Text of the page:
Time magazine has run the cover story Detroit: The Death — and Possible Life — of a Great City.
Detroit has to shrink its footprint, even if it means condemning decent houses in the gap-toothed areas and moving their occupants to compact neighborhoods where they might find a modicum of security and service. Build greenbelts, which are a lot cheaper to maintain than untraveled streets. Encourage urban farming. Let the barren areas revert to nature.
read the full article at TIME: Detroit: The Death — and Possible Life — of a Great City
The Indianapolis Museum of Art announced recently that 100 Acres: The Virginia B. Fairbanks Art & Nature Park will open on June 20, 2010 with a public grand opening celebration including tours and a Summer Solstice program. Located on 100 acres of land that includes untamed woodlands, wetlands, a lake, and meadows adjacent to the Museum, 100 Acres will be one of the largest museum art parks in the country and the only one to feature the ongoing commission of temporary, site-responsive artworks. The park will open with eight newly commissioned inaugural works by international artists, a LEED-certified visitor center and numerous walking trails that highlight the indigenous landscape. As with the IMA galleries, admission to 100 Acres will be free.
The IMA has engaged architect Marlon Blackwell and landscape architect Edward L. Blake to develop a LEED-certified visitor pavilion and related walking trails throughout the site that emphasize native plantings.
SOURCE: The Indianapolis Museum of Art
Toronto City Council has overwhelmingly approved Waterfront Toronto’s recommendation to transform Queens Quay into a grand lakefront boulevard by replacing two lanes of traffic on the south side of the street with a beautiful linear park.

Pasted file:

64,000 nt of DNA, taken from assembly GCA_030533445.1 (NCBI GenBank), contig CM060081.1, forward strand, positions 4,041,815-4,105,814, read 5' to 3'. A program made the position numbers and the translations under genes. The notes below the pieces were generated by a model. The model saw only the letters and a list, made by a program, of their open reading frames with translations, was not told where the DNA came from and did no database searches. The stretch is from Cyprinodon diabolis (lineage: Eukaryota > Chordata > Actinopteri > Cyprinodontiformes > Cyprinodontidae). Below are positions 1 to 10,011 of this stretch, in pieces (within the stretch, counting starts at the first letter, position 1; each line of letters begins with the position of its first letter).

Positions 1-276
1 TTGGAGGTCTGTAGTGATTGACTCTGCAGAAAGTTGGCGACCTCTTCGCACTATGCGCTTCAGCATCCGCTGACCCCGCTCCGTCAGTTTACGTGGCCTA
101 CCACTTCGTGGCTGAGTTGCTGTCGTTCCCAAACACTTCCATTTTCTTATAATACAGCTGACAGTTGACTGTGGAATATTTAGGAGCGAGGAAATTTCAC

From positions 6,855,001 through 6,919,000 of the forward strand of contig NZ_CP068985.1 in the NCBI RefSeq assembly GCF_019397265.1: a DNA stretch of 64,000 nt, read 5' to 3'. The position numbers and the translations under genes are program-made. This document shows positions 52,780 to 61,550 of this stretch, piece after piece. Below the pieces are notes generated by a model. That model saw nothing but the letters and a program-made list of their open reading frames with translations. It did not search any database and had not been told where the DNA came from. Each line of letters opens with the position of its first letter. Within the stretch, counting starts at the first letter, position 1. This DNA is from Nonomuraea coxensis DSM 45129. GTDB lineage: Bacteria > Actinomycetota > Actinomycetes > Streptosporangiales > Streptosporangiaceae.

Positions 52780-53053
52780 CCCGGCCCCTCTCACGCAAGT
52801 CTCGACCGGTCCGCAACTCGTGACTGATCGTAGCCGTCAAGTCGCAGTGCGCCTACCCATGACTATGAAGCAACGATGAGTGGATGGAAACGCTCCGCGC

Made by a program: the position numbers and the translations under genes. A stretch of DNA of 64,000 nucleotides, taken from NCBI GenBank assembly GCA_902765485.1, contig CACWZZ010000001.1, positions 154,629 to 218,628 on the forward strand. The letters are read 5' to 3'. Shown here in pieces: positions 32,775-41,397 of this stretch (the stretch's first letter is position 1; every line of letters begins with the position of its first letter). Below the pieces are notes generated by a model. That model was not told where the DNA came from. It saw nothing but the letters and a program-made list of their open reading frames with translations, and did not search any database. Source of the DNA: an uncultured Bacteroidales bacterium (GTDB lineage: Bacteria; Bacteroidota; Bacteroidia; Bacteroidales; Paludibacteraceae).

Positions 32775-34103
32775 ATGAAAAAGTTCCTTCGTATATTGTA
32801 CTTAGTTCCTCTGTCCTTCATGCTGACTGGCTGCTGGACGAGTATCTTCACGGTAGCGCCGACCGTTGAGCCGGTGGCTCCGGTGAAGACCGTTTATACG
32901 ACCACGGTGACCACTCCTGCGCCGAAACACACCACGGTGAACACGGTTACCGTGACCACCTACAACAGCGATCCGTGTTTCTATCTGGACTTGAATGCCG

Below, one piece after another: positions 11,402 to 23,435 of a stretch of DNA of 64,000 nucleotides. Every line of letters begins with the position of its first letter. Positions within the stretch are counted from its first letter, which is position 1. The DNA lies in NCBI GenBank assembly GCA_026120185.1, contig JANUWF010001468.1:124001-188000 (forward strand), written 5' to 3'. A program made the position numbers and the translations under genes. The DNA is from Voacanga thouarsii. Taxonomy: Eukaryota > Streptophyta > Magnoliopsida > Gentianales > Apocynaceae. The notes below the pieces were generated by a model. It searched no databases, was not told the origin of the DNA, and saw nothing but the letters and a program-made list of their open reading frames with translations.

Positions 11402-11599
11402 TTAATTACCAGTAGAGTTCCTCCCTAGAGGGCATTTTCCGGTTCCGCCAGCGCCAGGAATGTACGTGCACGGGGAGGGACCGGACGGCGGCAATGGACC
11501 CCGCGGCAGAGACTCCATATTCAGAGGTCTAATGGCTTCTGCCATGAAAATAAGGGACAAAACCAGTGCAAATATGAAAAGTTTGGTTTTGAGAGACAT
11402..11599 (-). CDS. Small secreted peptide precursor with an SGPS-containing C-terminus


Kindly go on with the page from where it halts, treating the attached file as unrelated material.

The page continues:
Transforming Queens Quay by creating open public space along the south side of the street with a generous new pedestrian promenade and expanded Martin Goodman Trail is part of the winning design for revitalizing the central waterfront by West 8 + DTAH.
SOURCE: WEST 8
The Globe and Mail reports
“With the Canada Line coming, it was not business as usual. We knew that,” says Terry Crowe, the manager of policy planning in the suburb of Richmond south of Vancouver, which launched an aggressive initiative five years ago to redesign its city around the five transit stations in preparation for new development.
Read the full article @ the SOURCE: The Globe and Mail – Urban rail is a new engine for development
SFGate.com (San Francisco Chronicle) reports
The two famous windmills in Golden Gate Park could soon have a lot of company as a broad array of city officials, business leaders and environmentalists push for streamlined, modern versions to spring up at famous spots all over the city.
Wind turbines could soon be built at Twin Peaks, Treasure Island, the Civic Center, Ocean Beach, the San Francisco Zoo, city parks and the airport as demonstration sites for how urban wind farms could help power San Francisco – and to educate residents in the hopes they’ll put them on their rooftops.
Read more at the SOURCE: SFGate.com: San Francisco tilts toward wind power